As small and medium-sized galleries have shuttered at an alarming rate in recent years, many of their owners have pointed to the high price—and huge risk—of participating in art fairs. Now one startup thinks it has found a more sustainable model for dealers.
Future Fair, which will run May 7 to 9 next year during Frieze New York, plans to bring together a maximum of 36 galleries—a small number for such event—and give them a percentage of its profits. The new venture was started by Rachel Mijares Fick, who has helped produce fairs like Volta and Frieze, and Rebeca Laliberte, a New York–based art adviser who’s worked at galleries in London.
“Coming from a gallery background, I have a huge amount of respect for the work galleries do and the risks they undertake,” Laliberte told ARTnews. “I felt immediately that a model that focuses on the needs of the gallery in this way was really, really exciting.”
The plan is for participating galleries to split equally 35 percent of the fair’s profits after the event each year. They can take the cash, get a credit toward the next Future Fair, or sponsor another gallery’s participation. (The remaining 65 percent of the profits stays with the fair.) Mijares Fick and Laliberte expect that galleries will receive annually somewhere in the “three to four figures.” The profit-sharing program will run for the first four years of the yearly event.
Galleries will naturally only see a payout if the project makes money. “As is the case with many new businesses, our goal for the first year is to break even,” Mijares Fick and Laliberte said in an email. Beyond renting booths to galleries, the fair plans to bring in money via ticket sales and sponsorships, and the co-founders added that they “will be experimenting with additional revenue streams as we develop.”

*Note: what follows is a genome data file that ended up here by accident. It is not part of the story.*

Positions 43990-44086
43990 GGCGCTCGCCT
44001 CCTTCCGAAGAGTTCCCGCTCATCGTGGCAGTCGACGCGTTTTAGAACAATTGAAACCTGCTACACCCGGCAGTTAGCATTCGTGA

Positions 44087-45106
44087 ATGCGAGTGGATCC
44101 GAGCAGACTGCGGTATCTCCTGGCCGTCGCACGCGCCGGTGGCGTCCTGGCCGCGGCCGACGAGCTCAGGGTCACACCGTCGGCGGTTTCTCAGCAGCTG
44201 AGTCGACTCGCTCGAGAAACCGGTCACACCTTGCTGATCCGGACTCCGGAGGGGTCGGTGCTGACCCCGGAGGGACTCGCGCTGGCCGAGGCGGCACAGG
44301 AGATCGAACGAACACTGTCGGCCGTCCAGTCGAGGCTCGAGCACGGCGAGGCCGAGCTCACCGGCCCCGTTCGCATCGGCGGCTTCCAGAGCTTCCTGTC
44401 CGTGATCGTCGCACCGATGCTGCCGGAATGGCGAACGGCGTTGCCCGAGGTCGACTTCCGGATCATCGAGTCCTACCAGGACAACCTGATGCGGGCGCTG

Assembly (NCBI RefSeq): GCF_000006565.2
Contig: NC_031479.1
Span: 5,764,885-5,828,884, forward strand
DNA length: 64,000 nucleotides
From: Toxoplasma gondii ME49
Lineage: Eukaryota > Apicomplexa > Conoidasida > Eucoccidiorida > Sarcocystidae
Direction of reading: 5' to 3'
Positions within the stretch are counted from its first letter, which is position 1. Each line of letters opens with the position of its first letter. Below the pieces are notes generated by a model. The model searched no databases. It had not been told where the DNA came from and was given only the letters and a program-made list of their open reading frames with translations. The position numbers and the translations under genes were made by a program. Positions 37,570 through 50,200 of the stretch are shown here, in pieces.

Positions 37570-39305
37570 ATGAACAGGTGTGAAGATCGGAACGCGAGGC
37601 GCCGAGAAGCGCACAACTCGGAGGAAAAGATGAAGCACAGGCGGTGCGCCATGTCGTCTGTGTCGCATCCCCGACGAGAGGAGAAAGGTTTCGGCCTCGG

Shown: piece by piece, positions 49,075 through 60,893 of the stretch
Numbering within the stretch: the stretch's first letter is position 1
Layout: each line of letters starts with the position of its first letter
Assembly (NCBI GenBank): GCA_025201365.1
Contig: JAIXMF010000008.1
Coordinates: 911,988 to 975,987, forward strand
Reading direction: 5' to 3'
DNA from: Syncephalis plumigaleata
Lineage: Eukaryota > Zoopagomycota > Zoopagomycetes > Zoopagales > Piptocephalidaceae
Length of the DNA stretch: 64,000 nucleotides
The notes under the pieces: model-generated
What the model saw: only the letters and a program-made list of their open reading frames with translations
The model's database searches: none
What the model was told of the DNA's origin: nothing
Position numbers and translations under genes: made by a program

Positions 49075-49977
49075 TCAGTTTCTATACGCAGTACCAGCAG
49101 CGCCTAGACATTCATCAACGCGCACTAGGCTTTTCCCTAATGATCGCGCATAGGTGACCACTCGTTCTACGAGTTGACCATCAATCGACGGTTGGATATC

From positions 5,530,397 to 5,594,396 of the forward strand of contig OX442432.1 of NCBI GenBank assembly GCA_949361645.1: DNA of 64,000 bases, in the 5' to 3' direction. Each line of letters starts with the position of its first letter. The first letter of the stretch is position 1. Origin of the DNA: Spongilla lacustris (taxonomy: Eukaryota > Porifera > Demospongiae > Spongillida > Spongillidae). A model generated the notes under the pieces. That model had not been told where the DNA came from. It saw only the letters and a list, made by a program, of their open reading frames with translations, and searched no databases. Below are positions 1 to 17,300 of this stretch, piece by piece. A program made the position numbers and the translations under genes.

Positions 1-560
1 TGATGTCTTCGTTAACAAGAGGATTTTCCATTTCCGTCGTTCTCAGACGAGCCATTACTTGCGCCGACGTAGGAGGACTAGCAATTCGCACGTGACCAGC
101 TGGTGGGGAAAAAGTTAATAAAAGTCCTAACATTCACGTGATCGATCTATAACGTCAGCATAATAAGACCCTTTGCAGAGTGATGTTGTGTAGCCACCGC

Each exhibitor will pay $6,500 to $10,900 for rooms ranging from 300 to 700 square feet, which they’ll split with one other gallery. That paired layout “will really allow for deeper engagement with the work and more conversations with dealers,” Laliberte said. Mijares Fick added that their aim is for visitors to “feel like you’re going through a series of salons.”
Future enters a field that has recently seen numerous new enterprises attempt to rework the standard fair business, with Felix LA proposing a return to the scrappy hotel-room fairs of old this past February in Los Angeles, and Object & Thing offering works from a variety of dealers as an exhibition this past May in Brooklyn. In June, a handful of galleries got together to stage work under the name June in Basel, Switzerland, a short walk from Art Basel.
With support from a 13-member advisory board that includes collectors Susan and Michael Hort, independent curator Monique Long, and publicist Allison Rodman, Mijares Fick and Laliberte will invite galleries to participate. Mijares Fick said if any enterprises that weren’t formally invited “feel that their program is in alignment with our ethos, we’ll do the work to review it.” The exhibitor list will be released early next year.
“We think that we need more optionality in the landscape that reflects the diversity of how galleries operate,” Mijares Fick said of the impetus for starting Future Fair. “We really want to keep pushing that needle further as to what our industry can be doing in terms of equitability and transparency with the galleries and also the artists.”